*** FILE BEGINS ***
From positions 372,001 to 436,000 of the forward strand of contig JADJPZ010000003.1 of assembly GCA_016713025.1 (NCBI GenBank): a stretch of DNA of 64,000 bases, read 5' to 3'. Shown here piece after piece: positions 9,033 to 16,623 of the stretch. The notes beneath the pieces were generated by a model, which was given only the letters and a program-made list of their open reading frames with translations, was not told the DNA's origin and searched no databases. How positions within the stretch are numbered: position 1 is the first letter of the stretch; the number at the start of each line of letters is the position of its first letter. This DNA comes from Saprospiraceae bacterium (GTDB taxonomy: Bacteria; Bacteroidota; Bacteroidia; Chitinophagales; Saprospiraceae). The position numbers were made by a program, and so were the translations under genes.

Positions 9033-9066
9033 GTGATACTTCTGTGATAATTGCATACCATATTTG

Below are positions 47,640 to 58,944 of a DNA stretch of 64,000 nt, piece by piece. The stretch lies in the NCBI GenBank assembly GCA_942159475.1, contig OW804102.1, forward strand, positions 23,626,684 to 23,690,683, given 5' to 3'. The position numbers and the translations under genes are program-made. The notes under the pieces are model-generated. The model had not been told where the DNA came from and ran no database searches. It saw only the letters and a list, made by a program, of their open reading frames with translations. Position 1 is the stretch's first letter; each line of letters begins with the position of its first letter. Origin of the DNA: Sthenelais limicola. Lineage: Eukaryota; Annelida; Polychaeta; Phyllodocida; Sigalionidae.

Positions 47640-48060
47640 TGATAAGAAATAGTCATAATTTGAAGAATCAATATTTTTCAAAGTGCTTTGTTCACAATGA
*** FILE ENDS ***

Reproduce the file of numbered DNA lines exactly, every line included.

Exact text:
From positions 372,001 to 436,000 of the forward strand of contig JADJPZ010000003.1 of assembly GCA_016713025.1 (NCBI GenBank): a stretch of DNA of 64,000 bases, read 5' to 3'. Shown here piece after piece: positions 9,033 to 16,623 of the stretch. The notes beneath the pieces were generated by a model, which was given only the letters and a program-made list of their open reading frames with translations, was not told the DNA's origin and searched no databases. How positions within the stretch are numbered: position 1 is the first letter of the stretch; the number at the start of each line of letters is the position of its first letter. This DNA comes from Saprospiraceae bacterium (GTDB taxonomy: Bacteria; Bacteroidota; Bacteroidia; Chitinophagales; Saprospiraceae). The position numbers were made by a program, and so were the translations under genes.

Positions 9033-9066
9033 GTGATACTTCTGTGATAATTGCATACCATATTTG

Below are positions 47,640 to 58,944 of a DNA stretch of 64,000 nt, piece by piece. The stretch lies in the NCBI GenBank assembly GCA_942159475.1, contig OW804102.1, forward strand, positions 23,626,684 to 23,690,683, given 5' to 3'. The position numbers and the translations under genes are program-made. The notes under the pieces are model-generated. The model had not been told where the DNA came from and ran no database searches. It saw only the letters and a list, made by a program, of their open reading frames with translations. Position 1 is the stretch's first letter; each line of letters begins with the position of its first letter. Origin of the DNA: Sthenelais limicola. Lineage: Eukaryota; Annelida; Polychaeta; Phyllodocida; Sigalionidae.

Positions 47640-48060
47640 TGATAAGAAATAGTCATAATTTGAAGAATCAATATTTTTCAAAGTGCTTTGTTCACAATGA